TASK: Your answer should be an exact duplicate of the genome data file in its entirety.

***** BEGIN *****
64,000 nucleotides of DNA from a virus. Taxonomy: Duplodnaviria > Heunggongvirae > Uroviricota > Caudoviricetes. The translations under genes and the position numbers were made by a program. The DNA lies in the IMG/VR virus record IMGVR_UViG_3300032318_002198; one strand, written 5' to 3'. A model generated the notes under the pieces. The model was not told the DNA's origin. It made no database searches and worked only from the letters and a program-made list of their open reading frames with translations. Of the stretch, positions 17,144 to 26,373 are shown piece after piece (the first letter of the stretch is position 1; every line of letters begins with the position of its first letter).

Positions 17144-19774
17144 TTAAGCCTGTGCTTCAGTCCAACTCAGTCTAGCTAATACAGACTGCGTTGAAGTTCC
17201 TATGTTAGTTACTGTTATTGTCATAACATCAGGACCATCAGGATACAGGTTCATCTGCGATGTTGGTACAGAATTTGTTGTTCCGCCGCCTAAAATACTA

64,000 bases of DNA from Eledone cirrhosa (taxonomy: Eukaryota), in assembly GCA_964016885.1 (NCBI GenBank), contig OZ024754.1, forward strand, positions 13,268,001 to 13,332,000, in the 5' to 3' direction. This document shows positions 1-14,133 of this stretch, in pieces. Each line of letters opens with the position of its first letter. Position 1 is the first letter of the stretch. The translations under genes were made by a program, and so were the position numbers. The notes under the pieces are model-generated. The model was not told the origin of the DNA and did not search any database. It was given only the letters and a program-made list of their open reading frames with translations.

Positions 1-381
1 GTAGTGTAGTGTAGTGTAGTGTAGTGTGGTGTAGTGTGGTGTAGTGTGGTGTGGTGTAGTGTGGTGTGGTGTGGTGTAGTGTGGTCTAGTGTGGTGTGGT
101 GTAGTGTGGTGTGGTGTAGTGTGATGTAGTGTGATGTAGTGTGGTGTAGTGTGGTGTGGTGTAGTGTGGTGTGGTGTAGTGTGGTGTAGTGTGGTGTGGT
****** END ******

64,000 nucleotides of DNA from a virus. Taxonomy: Duplodnaviria > Heunggongvirae > Uroviricota > Caudoviricetes. The translations under genes and the position numbers were made by a program. The DNA lies in the IMG/VR virus record IMGVR_UViG_3300032318_002198; one strand, written 5' to 3'. A model generated the notes under the pieces. The model was not told the DNA's origin. It made no database searches and worked only from the letters and a program-made list of their open reading frames with translations. Of the stretch, positions 17,144 to 26,373 are shown piece after piece (the first letter of the stretch is position 1; every line of letters begins with the position of its first letter).

Positions 17144-19774
17144 TTAAGCCTGTGCTTCAGTCCAACTCAGTCTAGCTAATACAGACTGCGTTGAAGTTCC
17201 TATGTTAGTTACTGTTATTGTCATAACATCAGGACCATCAGGATACAGGTTCATCTGCGATGTTGGTACAGAATTTGTTGTTCCGCCGCCTAAAATACTA

64,000 bases of DNA from Eledone cirrhosa (taxonomy: Eukaryota), in assembly GCA_964016885.1 (NCBI GenBank), contig OZ024754.1, forward strand, positions 13,268,001 to 13,332,000, in the 5' to 3' direction. This document shows positions 1-14,133 of this stretch, in pieces. Each line of letters opens with the position of its first letter. Position 1 is the first letter of the stretch. The translations under genes were made by a program, and so were the position numbers. The notes under the pieces are model-generated. The model was not told the origin of the DNA and did not search any database. It was given only the letters and a program-made list of their open reading frames with translations.

Positions 1-381
1 GTAGTGTAGTGTAGTGTAGTGTAGTGTGGTGTAGTGTGGTGTAGTGTGGTGTGGTGTAGTGTGGTGTGGTGTGGTGTAGTGTGGTCTAGTGTGGTGTGGT
101 GTAGTGTGGTGTGGTGTAGTGTGATGTAGTGTGATGTAGTGTGGTGTAGTGTGGTGTGGTGTAGTGTGGTGTGGTGTAGTGTGGTGTAGTGTGGTGTGGT